Still, more than 40 percent of Americans prioritized for vaccines — in most states, health professionals, the elderly and those with preexisting conditions — have found ways to get their shots. And with roughly 54 million of us having received at least one vaccine dose, we are on pace to far surpass Biden’s original, too-cautious goal of 100 million vaccinations in the administration’s first 100 days.
Now we have not only the two-shot Pfizer and Moderna vaccines, but a one-shot Johnson & Johnson vaccine that is equally — and astoundingly — effective at preventing grave illness and death. If you get any of the three, as far as scientists can tell, your chance of dying from covid-19 appears to be vanishingly small. Thanks to a new manufacturing partnership between Johnson & Johnson and Merck, Biden says the nation will have enough vaccines to inoculate every adult by the end of May.
And as new infections fall, it is possible to imagine a proximate future in which covid-19 is a tiresome presence rather than a deadly plague. Think of the Fourth of July with family cookouts and in-person fireworks; a World Series with actual fans in the ballparks; the simple pleasure of traveling anywhere again. Yes, we may still wear masks on planes and public transportation; yes, we may keep up some distancing around people we don’t know. And we must maintain constant vigilance against new outbreaks and strains. Still, with those caveats, something like normal life could return by late summer.
But it is also possible to imagine a much grimmer future.
The sharp decline in new U.S. cases of covid-19 appears to have stalled in the past two weeks, and 65,000 a day, if down from 250,000 daily at the peak in January, is far too many. It would be tragic to see the infection curve begin to rise again, especially with victory in sight. More cases inevitably mean not just more illness, hospitalization and death, but more opportunities for the virus to mutate in ways that could make it deadlier or vaccine-resistant.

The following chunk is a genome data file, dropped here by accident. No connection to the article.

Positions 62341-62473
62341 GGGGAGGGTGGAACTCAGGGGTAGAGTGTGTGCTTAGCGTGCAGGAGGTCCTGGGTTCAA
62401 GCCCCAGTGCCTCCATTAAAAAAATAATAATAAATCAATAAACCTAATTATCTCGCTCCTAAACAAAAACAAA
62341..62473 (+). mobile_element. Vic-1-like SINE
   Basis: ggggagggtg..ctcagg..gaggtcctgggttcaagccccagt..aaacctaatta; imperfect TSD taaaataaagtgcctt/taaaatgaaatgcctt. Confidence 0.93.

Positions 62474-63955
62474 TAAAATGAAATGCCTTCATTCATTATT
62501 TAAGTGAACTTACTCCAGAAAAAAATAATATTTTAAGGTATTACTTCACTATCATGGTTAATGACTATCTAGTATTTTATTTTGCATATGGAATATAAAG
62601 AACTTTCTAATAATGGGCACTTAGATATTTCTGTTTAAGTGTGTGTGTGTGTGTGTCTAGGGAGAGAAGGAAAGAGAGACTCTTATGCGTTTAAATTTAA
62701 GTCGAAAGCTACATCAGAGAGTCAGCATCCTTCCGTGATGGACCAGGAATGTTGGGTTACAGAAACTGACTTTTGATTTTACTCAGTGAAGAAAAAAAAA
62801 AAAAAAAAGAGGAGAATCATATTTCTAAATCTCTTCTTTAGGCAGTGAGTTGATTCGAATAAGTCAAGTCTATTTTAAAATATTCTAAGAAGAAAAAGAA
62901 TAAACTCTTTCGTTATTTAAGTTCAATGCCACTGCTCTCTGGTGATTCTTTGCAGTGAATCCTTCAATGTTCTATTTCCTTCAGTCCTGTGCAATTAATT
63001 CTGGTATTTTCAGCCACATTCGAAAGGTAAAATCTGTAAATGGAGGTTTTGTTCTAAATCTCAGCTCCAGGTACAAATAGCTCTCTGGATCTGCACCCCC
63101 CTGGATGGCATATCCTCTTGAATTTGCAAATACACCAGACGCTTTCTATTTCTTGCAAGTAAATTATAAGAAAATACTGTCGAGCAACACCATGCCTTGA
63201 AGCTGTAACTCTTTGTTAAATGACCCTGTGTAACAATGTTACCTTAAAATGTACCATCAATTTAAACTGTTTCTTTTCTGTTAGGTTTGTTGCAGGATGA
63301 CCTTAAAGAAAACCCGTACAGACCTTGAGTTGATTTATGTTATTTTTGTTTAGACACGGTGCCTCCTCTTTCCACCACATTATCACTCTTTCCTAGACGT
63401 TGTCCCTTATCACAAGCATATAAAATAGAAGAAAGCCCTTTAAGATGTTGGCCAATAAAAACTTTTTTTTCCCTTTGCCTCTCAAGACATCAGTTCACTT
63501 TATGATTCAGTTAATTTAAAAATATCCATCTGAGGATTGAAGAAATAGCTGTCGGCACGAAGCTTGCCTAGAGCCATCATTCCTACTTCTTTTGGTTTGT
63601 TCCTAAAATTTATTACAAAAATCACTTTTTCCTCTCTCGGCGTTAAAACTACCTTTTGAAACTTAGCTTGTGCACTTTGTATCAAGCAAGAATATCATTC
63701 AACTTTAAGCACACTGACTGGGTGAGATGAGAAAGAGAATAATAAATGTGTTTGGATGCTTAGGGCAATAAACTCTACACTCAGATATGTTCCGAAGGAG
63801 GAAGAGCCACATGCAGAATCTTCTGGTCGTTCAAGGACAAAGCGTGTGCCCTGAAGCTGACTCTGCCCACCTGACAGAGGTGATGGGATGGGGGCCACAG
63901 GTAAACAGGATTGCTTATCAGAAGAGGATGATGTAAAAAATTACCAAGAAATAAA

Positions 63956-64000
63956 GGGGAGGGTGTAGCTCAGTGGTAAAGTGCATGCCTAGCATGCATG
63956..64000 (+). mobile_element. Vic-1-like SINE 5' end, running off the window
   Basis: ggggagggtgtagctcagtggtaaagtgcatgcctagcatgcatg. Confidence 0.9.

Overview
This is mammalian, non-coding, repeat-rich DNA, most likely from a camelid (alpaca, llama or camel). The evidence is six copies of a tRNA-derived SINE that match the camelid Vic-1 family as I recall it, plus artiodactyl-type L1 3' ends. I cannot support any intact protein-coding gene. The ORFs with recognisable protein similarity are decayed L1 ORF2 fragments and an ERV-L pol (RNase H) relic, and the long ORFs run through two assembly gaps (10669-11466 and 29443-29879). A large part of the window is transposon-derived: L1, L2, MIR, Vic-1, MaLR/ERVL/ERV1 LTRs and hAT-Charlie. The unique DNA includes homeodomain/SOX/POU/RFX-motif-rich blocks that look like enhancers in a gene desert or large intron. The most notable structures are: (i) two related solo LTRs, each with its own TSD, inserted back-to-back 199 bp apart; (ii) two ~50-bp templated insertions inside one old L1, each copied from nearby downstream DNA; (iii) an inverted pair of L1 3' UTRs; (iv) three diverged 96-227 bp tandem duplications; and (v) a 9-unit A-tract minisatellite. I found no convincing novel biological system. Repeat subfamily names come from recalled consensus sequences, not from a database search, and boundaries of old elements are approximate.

This is a time to be ever more conscientious: Wear masks, avoid crowded indoor spaces, wash your hands. Driving the infection rate much lower and keeping it there while everyone gets vaccinated is our quickest route to our new normal.
But two Republican governors — Greg Abbott of Texas and Tate Reeves of Mississippi — are working against the nation’s public health by ending their states’ mask-wearing mandates and declaring that all businesses can go back to operating the way they did before the pandemic.
“The last thing we need is Neanderthal thinking that in the meantime, everything’s fine, take off your mask, forget it,” Biden told reporters Wednesday when asked about those boneheaded decisions. “Wear a mask and stay socially distanced. And I know you all know that. I wish the heck some of our elected officials knew it.”
Abbott is governor of the second-most-populous state, with nearly 30 million residents; what happens in Texas doesn’t stay in Texas. He threatens to create a gigantic covid-19 hot spot in the middle of the country, hindering efforts by responsible governors and the federal government to quash the virus. Abbott is already trying to blame immigrants for what he has to know is the inevitable result of this decision. Many Texans will do the right thing and continue to take precautions. But I fear that many others will not.
And if our leaders fail, we all have to step up in their places. According to a Kaiser Family Foundation poll published last week, African Americans and Hispanics are more likely than Whites to say they want to “wait and see” before deciding whether to get vaccinated. And a deeply worrisome 38 percent of Republicans said they would “definitely not” be vaccinated or would do so “only if required.”
But if you wouldn’t get the vaccine simply in the name of public health, do it in self-interest. If you miss sending your kids off to school, eating at restaurants, traveling on airplanes and other pleasures of pre-covid life, then do yourself — and the rest of us — a favor: Get in line and get the shot.